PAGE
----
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Alberta to address E. coli outbreak with one-time payments of $2,000 per child

Premiere Danielle Smith announced on September 15, that the families of children affected by Alberta’s largest ever E. coli outbreak would be receiving one-time support payments.

The Alberta Government has promised to pay $2,000 for each child that was affected by the outbreak, and was attending one of the child care facilities closed during the outbreak.

“Our goal is to get the money to the parents as quickly as we can. We will be sending information on how to apply for assistance shortly,” said Smith.

“While Alberta’s government is providing this financial support, we expect that these childcare facilities recognize the hardship that has been caused and reimburse families the fees for the days that children have been spent out of care.”

She said that the province would continue to work with the families to find child care spaces in other facilities for families that want new placements.

Smith said the payments would follow the model of those given to other Albertans who have experienced provincial disasters, such as the recent wildfires during this year.

“In this circumstance, it’s really quite extraordinary that you’ve got a number of families who are still not able to have their children return. It’s disrupting the family of income.”

“We wanted to make sure that if there were additional financial pressures, that we could give a compassionate payment to assist them with that.”

She said, however, that the it was the responsibility of daycare operators to deliver services, and if they are not delivering service, than refunds are issued.

“This is unprecedented. I can’t think of another circumstance where we have seen this many cases stemming from a single incident like this. And when extraordinary emergencies occur, we have the latitude to make these kinds of decisions.”

Additional daycare temporarily closed in possible link to investigation

Alberta's Chief Medical Officer of Health, Dr. Mark Joffe, said that that the investigation into the outbreak has led to the temporary closure of part of an additional daycare.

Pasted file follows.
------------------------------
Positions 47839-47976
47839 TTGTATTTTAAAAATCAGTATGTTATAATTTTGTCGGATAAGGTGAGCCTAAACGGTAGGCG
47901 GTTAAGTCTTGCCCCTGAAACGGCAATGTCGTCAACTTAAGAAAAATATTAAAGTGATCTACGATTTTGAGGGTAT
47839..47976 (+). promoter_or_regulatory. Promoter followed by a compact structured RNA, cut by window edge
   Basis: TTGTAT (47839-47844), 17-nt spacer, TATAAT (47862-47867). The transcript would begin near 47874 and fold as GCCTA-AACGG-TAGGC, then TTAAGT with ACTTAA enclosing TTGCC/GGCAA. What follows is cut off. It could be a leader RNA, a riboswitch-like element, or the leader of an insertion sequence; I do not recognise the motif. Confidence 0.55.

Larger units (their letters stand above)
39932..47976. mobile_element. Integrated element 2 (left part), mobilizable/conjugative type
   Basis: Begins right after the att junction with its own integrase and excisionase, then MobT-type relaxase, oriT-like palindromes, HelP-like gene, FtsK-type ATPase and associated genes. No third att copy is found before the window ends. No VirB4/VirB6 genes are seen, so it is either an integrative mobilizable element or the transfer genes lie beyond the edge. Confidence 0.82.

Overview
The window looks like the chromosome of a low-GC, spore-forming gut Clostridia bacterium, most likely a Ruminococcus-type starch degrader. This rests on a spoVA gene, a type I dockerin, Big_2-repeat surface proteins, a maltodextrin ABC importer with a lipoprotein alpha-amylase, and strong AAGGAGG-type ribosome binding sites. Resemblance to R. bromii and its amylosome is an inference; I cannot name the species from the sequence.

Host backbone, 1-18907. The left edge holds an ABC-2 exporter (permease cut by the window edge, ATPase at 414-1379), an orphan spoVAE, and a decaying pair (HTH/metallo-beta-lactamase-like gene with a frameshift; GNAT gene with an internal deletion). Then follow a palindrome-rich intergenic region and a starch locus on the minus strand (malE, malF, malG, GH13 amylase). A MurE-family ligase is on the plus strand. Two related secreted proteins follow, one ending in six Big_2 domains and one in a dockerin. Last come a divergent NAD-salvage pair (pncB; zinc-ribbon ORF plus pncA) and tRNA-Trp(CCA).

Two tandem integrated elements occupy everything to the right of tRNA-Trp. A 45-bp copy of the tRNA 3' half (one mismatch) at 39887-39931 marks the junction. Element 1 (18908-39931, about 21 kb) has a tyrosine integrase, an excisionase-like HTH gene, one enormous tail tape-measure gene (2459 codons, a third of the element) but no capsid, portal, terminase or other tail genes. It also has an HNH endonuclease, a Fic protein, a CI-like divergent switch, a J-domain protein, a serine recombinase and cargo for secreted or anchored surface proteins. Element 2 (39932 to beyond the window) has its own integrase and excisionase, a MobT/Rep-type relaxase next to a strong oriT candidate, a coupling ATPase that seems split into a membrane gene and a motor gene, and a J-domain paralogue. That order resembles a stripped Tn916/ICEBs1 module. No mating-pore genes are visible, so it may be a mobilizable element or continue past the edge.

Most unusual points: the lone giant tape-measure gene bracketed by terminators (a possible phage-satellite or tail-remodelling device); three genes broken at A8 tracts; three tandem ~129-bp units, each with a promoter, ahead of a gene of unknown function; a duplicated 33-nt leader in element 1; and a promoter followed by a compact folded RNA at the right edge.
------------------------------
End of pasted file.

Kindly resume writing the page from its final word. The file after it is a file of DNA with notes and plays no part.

The closure followed a positive identification of a child infected with E. coli that did not attend one of the original 11 daycares connected to the outbreak.

"I became aware of this positive test result just last night, however symptoms had begun in this child over the long weekend in September," said Dr. Joffe.

"Our staff are investigating a possible link to this outbreak, but there's no confirmation that it is directly linked at this point. Now out of an abundance of caution, the affected area of the daycare that this child attends is being temporarily closed."

He said that AHS routinely sees a small number of E. coli infections per week in patients.

"It is sadly routine for us to see small numbers of E coli cases each week, even in children. And it also highlights just how complex the investigation into this outbreak can be."

Investigation continues into shared kitchen as cases continue to rise

As of September 15, there had been 337 lab confirmed E. coli cases (up from 329 the day before), and 26 secondary infections (up from 22).

The number of patients in hospital has been declining, down to 12 from 13 the day before. All of the current patients in hospital are children.

Dr. Joffe said to date that investigators have been able to collect 45 samples of food from the affected daycares and the shared kitchen, which continues to be believed to be the source of the outbreak.

"We have received 19 results back from the lab. None have tested positive for E. Coli. Additional results for the samples that are remaining are expected within the next few days."